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The Prince of Thieves

From Wikipedia, the free encyclopedia

The Prince of Thieves
Tpotpos.jpg
Directed byHoward Bretherton
Screenplay byCharles H. Schneer
Maurice Tombragel
Based onLe Prince des voleurs by Alexandre Dumas
Produced bySam Katzman
StarringJon Hall
Patricia Morison
Adele Jergens
CinematographyFred Jackman Jr.
Edited byJames Sweeney
Music byVarious
Production
company
Release date
  • January 17, 1948 (1948-01-17) (USA)
Running time
72 minutes
CountryUnited States
LanguageEnglish
Budget$400,000[1]

The Prince of Thieves is a 1948 American adventure film nominally inspired by Alexandre Dumas' 1872 novel Le Prince des voleurs. Produced by Sam Katzman for Columbia Pictures and starring Jon Hall as Robin Hood with stuntwork by Jock Mahoney, the film was shot in the Cinecolor process that features an inability to reproduce the colour green. Sequences were shot reusing several of the sets of Columbia's The Bandit of Sherwood Forest and at Corriganville.[2] Patricia Morison and Adele Jergens co-star.

Plot

After fighting in the Crusades alongside King Richard I of England, Sir Allan Claire is returning home to marry his betrothed Lady Christabel. He and his sister Lady Marian Claire are intercepted by Robin Hood and his band of Merry Men. Recognising a friend of King Richard, Robin informs them that Lady Christabel is to be married to another against her will in the interest of politics and her father's fortune. The three team up to rescue the fair lady.

Cast

Production

Alexander Dumas' 1872 novel was based on an 1836 romance by Pierce Egan.[1]

The idea for making the film came from Charles Schneer who worked for producer Sam Katzman. Katzman enjoyed making films from books in the public domain and Schneer discovered the title listed among the works of Alexander Dumas. Schneer's original intent was to write an original scenario just using the title, but once he had the work translated into English, Katzman wanted an adaptation of the book.[1]

At this stage in his career, Katzman specialised in shooting musicals for Columbia over nine days with a budget of $140,000. He was so enthused by this project however he arranged to secure a budget of $400,000, including $100,000 for cast, and colour photography.[1]

George Plympton was reported as working on the script in January 1947.[3] Jon Hall's casting was announced in March.[4]

At one stage three people were directing the film - Max Nosseckwith the main cast, Derwin Abrahams on the silent sequences, and Howarth Bretheron with the action sequences.[5]

The censor objected to depictions of Friar Tuck being interested in worldly pleasures and the character had to be toned down.[1]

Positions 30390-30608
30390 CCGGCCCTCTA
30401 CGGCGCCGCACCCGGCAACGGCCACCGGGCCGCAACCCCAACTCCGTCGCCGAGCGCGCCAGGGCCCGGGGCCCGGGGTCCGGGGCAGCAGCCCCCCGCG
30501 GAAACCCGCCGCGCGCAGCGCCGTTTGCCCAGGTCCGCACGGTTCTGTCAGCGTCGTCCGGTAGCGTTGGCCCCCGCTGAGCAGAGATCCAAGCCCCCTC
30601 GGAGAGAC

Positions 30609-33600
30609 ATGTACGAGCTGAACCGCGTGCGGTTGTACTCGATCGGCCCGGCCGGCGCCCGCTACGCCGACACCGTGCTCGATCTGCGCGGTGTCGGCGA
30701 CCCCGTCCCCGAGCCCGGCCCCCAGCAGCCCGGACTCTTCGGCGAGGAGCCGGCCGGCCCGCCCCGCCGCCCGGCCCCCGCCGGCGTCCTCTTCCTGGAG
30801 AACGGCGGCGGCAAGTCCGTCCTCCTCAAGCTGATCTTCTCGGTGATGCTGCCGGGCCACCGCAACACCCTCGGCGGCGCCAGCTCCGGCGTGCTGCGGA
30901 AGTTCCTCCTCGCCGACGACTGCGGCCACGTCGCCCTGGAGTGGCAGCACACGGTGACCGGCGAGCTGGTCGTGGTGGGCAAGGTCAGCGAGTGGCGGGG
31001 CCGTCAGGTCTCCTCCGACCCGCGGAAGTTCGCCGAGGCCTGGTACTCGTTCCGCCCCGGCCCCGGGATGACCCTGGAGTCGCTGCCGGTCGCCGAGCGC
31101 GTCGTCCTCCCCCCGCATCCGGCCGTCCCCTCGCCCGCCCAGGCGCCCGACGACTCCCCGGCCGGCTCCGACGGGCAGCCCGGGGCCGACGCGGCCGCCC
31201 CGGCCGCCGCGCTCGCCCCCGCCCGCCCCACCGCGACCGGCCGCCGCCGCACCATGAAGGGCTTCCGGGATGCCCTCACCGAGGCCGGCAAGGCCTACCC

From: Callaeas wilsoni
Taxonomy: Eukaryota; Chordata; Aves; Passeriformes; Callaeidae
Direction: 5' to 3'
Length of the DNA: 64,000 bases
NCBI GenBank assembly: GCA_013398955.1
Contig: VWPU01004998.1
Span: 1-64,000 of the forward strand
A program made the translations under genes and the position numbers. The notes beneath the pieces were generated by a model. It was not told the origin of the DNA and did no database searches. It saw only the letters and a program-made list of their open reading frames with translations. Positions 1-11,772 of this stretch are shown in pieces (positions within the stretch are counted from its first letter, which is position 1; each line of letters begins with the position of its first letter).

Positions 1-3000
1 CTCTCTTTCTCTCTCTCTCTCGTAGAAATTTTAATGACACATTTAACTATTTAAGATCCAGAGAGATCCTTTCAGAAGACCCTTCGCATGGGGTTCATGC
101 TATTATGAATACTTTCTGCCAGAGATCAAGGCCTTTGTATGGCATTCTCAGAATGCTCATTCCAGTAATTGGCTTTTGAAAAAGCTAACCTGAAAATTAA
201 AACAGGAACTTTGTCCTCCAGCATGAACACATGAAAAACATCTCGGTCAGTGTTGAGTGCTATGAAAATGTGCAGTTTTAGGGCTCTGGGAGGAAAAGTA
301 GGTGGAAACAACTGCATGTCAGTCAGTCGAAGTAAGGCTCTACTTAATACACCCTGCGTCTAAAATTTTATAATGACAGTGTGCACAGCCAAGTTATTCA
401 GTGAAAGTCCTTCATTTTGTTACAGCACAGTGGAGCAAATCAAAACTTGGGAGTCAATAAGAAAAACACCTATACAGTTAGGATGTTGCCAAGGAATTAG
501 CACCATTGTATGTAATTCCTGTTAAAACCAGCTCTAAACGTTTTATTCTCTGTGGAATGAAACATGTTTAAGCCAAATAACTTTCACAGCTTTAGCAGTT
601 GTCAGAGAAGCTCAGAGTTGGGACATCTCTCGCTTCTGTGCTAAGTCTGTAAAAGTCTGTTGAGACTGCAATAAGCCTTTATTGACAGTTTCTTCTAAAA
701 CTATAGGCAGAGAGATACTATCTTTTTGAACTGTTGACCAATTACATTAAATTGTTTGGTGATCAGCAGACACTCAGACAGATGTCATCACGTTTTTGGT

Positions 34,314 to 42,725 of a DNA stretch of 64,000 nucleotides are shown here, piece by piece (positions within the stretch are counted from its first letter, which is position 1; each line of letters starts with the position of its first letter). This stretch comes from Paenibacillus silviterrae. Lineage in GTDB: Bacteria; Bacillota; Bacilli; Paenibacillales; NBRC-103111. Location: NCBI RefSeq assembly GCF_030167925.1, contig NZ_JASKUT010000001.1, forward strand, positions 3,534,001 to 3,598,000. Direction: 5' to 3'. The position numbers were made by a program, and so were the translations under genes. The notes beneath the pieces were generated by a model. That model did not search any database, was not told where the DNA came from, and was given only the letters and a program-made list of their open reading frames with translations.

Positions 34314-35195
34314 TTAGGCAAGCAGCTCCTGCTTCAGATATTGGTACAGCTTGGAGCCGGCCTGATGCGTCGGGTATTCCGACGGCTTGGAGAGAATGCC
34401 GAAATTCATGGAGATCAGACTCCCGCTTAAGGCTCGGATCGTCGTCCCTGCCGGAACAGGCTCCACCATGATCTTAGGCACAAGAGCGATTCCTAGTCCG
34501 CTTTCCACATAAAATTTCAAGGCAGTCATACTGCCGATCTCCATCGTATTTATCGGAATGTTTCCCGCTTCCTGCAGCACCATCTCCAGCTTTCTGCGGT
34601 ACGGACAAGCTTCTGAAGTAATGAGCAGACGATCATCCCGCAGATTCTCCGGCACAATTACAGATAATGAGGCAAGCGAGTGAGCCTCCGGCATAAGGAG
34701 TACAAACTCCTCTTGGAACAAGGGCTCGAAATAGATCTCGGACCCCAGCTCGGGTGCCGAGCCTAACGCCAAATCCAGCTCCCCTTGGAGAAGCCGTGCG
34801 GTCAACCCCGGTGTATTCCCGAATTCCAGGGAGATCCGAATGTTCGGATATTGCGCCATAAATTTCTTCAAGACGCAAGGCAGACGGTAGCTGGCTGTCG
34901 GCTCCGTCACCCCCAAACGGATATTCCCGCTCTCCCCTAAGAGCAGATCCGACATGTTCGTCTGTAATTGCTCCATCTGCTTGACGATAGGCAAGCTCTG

Critical reception

Allmovie called the film a "decided B-picture effort," and wrote that its Cinecolor, "lacked the glowing luster" of the Technicolor used in the earlier The Bandit of Sherwood Forest; and regretted that the soundtrack "was mostly stock music from the Columbia library." The reviewer also noted "The movie's aim at younger audiences (and escapist male filmgoers)," and concluded, "The one true oddity in the movie, and its most offbeat element, is the presence of Patricia Morison as Lady Marian, who seems to be exercising some of the shrewishness than would finally put her on the map as an actress, by way of the Broadway stage, a year later in Cole Porter's Kiss Me, Kate. All of these disparate elements may not hold together ideally, but with a running time of scarcely more than an hour and a cast that is trying hard to make it all fun, it's impossible for a picture like this to go far wrong, even if it gets nowhere near to being high art, either";[6] while TV Guide called the film "mainly a kiddie picture" and noted that, "Of the Merry Men, it is Mowbray as Friar Tuck who steals the show with a performance that borders on slapstick."[7]

References

  1. ^ a b c d e BRADY, THOMAS F. (11 May 1947). "HOLLYWOOD SURVEY: Sharp Drop in Production Noted -- Still Another Dumas Exploit -- Other Items". New York Times. p. X5.
  2. ^ The AFI Catalog of Feature Films:The Prince of Thieves
  3. ^ UNIVERSAL TO FILM STORY BY CHANDLER: ' Playback,' Melodrama Done for Screen, to Be Produced --Gable Before Cameras By THOMAS F. BRADY Special to THE NEW YORK TIMES 9 Jan 1947: 20.
  4. ^ DRAMA AND FILM: 'Destiny' to Brighten Beal's Cinema Career Schallert, Edwin. Los Angeles Times 19 Mar 1947: A2.
  5. ^ "Briefs from the Lots". Variety. 21 May 1947. p. 9.
  6. ^ "The Prince of Thieves (1948) - Howard P. Bretherton - Review - AllMovie". AllMovie.
  7. ^ "The Prince Of Thieves". TVGuide.com.

External links

This page was last edited on 6 March 2021, at 11:07
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